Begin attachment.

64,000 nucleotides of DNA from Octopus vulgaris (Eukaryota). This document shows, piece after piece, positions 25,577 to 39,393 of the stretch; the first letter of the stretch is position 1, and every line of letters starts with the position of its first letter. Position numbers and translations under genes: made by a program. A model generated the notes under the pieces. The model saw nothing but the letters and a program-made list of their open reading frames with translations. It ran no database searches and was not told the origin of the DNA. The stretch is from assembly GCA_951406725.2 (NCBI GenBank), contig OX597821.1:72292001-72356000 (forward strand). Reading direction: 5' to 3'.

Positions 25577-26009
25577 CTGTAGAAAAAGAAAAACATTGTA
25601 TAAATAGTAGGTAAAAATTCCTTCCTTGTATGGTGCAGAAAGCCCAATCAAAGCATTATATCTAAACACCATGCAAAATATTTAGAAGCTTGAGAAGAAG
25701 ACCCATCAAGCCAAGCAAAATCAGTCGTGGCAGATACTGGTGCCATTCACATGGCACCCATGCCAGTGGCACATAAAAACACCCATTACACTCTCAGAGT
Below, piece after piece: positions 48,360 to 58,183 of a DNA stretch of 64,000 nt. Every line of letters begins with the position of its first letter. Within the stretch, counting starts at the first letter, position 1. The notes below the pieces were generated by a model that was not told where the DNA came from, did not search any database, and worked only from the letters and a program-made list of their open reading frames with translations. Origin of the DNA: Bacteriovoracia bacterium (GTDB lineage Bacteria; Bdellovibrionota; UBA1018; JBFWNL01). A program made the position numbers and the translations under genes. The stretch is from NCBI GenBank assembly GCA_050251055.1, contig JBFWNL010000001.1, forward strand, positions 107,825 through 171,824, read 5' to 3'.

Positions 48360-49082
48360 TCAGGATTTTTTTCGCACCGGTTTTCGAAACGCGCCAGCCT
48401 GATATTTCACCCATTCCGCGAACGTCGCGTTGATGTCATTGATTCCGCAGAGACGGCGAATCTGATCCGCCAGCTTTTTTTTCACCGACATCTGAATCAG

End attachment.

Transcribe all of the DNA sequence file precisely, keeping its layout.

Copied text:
64,000 nucleotides of DNA from Octopus vulgaris (Eukaryota). This document shows, piece after piece, positions 25,577 to 39,393 of the stretch; the first letter of the stretch is position 1, and every line of letters starts with the position of its first letter. Position numbers and translations under genes: made by a program. A model generated the notes under the pieces. The model saw nothing but the letters and a program-made list of their open reading frames with translations. It ran no database searches and was not told the origin of the DNA. The stretch is from assembly GCA_951406725.2 (NCBI GenBank), contig OX597821.1:72292001-72356000 (forward strand). Reading direction: 5' to 3'.

Positions 25577-26009
25577 CTGTAGAAAAAGAAAAACATTGTA
25601 TAAATAGTAGGTAAAAATTCCTTCCTTGTATGGTGCAGAAAGCCCAATCAAAGCATTATATCTAAACACCATGCAAAATATTTAGAAGCTTGAGAAGAAG
25701 ACCCATCAAGCCAAGCAAAATCAGTCGTGGCAGATACTGGTGCCATTCACATGGCACCCATGCCAGTGGCACATAAAAACACCCATTACACTCTCAGAGT
Below, piece after piece: positions 48,360 to 58,183 of a DNA stretch of 64,000 nt. Every line of letters begins with the position of its first letter. Within the stretch, counting starts at the first letter, position 1. The notes below the pieces were generated by a model that was not told where the DNA came from, did not search any database, and worked only from the letters and a program-made list of their open reading frames with translations. Origin of the DNA: Bacteriovoracia bacterium (GTDB lineage Bacteria; Bdellovibrionota; UBA1018; JBFWNL01). A program made the position numbers and the translations under genes. The stretch is from NCBI GenBank assembly GCA_050251055.1, contig JBFWNL010000001.1, forward strand, positions 107,825 through 171,824, read 5' to 3'.

Positions 48360-49082
48360 TCAGGATTTTTTTCGCACCGGTTTTCGAAACGCGCCAGCCT
48401 GATATTTCACCCATTCCGCGAACGTCGCGTTGATGTCATTGATTCCGCAGAGACGGCGAATCTGATCCGCCAGCTTTTTTTTCACCGACATCTGAATCAG